Tattoo parlors tend to cluster near the Navy base in Bremerton. And indeed, a good chunk of the work done there is nautical in nature.
But it’s not all octopuses and anchors.
Tattoo artist Paul Weaver says he sees variety in his clients’ requests, as well as some patterns.
“Women in the Navy tend to get larger pieces,” he said. “Women that aren’t in the Navy tend to get the more smaller, delicate pieces.”
“Guys, whether they are in the Navy, I think it’s a macho thing. They tend to go balls out.” Which is a reference to running an engine at full speed, as in: more tattoos, faster, and even bigger.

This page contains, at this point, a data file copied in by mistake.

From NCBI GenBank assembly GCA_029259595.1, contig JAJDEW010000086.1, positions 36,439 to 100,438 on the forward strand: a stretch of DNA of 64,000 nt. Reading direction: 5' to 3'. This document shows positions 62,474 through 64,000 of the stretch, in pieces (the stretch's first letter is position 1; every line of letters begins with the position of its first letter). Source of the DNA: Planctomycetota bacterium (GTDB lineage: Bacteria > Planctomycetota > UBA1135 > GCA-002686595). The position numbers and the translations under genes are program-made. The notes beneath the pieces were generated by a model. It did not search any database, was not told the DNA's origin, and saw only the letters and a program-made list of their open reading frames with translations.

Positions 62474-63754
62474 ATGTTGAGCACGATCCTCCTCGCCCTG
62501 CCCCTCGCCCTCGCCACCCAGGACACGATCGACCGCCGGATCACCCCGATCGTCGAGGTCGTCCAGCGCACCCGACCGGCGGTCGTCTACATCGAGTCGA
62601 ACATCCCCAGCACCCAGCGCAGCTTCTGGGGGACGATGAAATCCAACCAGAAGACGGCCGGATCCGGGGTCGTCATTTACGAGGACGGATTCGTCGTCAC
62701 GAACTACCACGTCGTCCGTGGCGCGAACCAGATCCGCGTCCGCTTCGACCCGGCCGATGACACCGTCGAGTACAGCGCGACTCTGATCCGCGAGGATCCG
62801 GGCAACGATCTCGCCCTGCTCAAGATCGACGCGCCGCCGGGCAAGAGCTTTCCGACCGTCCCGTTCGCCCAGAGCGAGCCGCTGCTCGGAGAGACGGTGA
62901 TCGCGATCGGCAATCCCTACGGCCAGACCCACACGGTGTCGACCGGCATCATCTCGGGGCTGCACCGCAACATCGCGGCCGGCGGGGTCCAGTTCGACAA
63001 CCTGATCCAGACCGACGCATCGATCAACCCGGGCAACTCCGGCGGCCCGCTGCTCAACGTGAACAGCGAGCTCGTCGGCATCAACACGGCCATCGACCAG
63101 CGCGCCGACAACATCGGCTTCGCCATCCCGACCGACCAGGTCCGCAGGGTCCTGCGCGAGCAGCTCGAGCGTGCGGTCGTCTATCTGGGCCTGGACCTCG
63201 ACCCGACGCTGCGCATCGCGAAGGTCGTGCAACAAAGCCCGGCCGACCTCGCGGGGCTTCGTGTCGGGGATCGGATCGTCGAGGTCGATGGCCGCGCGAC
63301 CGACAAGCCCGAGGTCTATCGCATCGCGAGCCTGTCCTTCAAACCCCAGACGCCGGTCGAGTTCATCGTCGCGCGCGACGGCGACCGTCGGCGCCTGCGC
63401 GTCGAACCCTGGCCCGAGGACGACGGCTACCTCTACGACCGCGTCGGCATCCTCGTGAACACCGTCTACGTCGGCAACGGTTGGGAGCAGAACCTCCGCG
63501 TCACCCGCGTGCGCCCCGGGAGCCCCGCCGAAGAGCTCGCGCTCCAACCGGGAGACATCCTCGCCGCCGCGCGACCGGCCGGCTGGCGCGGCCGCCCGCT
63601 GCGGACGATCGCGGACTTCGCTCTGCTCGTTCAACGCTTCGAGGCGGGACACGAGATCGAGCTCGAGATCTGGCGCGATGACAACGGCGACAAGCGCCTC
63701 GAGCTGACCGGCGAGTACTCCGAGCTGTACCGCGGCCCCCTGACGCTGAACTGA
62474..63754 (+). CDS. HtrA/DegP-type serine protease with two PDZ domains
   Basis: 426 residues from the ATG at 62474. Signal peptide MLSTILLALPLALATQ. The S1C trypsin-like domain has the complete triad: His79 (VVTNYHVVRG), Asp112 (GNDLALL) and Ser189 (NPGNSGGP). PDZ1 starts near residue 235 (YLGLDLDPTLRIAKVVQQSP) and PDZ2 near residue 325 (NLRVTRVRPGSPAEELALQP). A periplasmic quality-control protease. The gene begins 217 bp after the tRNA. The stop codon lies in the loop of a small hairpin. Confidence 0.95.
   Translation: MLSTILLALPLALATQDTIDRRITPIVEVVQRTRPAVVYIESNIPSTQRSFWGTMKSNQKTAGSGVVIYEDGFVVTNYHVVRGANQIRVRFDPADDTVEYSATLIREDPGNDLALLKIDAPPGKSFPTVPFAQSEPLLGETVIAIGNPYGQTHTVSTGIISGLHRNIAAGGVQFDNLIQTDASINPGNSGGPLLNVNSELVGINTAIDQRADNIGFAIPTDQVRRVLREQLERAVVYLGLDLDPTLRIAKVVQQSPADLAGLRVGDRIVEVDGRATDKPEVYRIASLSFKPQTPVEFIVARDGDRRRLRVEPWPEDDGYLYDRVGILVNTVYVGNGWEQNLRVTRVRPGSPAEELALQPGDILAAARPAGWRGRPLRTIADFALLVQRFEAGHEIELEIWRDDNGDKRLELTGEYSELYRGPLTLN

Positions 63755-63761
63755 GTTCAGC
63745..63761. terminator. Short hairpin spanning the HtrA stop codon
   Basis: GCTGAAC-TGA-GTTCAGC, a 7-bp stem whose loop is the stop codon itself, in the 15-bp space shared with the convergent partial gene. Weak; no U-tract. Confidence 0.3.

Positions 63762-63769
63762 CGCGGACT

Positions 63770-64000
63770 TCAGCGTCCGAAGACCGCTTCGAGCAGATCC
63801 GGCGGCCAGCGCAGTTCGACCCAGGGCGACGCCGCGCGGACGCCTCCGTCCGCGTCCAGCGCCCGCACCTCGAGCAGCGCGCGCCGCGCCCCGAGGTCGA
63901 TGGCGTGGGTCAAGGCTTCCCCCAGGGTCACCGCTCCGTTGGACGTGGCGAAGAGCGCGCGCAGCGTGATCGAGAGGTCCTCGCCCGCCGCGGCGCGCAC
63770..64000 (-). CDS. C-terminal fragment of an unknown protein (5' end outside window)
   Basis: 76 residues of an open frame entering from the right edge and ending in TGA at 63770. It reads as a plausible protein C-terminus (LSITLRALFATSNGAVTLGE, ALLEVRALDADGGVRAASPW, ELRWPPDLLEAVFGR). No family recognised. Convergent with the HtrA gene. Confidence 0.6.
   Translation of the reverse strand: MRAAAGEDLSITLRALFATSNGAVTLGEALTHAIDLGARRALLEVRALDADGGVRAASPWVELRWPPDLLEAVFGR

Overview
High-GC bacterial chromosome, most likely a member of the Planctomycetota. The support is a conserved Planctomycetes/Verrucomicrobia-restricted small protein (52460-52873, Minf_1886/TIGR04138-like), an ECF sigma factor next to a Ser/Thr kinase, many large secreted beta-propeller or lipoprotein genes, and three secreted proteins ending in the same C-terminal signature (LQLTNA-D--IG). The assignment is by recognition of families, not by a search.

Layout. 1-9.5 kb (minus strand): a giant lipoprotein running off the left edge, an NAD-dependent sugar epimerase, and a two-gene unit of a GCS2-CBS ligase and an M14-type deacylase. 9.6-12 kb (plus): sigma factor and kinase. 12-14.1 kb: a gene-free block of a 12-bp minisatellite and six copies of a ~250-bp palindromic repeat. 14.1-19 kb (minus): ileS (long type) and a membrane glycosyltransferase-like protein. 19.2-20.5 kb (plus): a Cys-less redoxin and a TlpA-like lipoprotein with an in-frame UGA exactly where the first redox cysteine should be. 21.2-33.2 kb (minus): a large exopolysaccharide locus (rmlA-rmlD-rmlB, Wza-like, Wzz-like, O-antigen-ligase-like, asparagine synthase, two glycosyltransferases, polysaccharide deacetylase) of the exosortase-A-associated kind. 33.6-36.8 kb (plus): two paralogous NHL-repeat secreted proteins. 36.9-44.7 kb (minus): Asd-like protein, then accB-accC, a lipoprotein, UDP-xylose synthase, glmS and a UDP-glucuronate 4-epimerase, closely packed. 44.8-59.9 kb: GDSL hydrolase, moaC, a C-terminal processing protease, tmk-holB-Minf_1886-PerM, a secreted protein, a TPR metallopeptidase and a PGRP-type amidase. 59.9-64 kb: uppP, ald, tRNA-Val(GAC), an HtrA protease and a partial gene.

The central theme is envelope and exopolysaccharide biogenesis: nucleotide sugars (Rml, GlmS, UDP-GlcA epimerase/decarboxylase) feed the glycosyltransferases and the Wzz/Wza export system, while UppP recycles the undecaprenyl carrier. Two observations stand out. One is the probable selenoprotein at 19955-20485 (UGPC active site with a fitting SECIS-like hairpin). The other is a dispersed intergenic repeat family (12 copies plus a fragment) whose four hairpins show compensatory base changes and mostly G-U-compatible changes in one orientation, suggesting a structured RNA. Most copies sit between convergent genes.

But all that tattooing means hours under the needle – and pain.
Weaver says it is NOT okay to wiggle and writhe. “If they’re moving around like that, I say, 'Dude, you’re getting charged for this time. The more you move, the longer it’s going to take.'"
KUOW Photographer Megan Farmer found people in mid-tattoo who were obviously able to zone the pain out.